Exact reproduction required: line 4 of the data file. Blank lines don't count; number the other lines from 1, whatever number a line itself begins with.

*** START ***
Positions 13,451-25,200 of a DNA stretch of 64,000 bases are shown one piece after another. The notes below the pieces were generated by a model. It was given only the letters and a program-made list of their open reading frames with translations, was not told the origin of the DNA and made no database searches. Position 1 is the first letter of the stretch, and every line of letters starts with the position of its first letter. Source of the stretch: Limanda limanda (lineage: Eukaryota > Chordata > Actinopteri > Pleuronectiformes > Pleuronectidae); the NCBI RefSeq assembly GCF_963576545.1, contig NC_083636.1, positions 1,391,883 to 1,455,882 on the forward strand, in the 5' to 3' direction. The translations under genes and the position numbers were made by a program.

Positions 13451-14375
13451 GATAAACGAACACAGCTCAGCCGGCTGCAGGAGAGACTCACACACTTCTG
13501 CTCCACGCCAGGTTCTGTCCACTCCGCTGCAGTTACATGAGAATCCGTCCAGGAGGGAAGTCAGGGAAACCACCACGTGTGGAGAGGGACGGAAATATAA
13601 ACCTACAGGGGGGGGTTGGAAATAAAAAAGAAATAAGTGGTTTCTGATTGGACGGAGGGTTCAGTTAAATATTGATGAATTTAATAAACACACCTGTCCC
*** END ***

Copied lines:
13501 CTCCACGCCAGGTTCTGTCCACTCCGCTGCAGTTACATGAGAATCCGTCCAGGAGGGAAGTCAGGGAAACCACCACGTGTGGAGAGGGACGGAAATATAA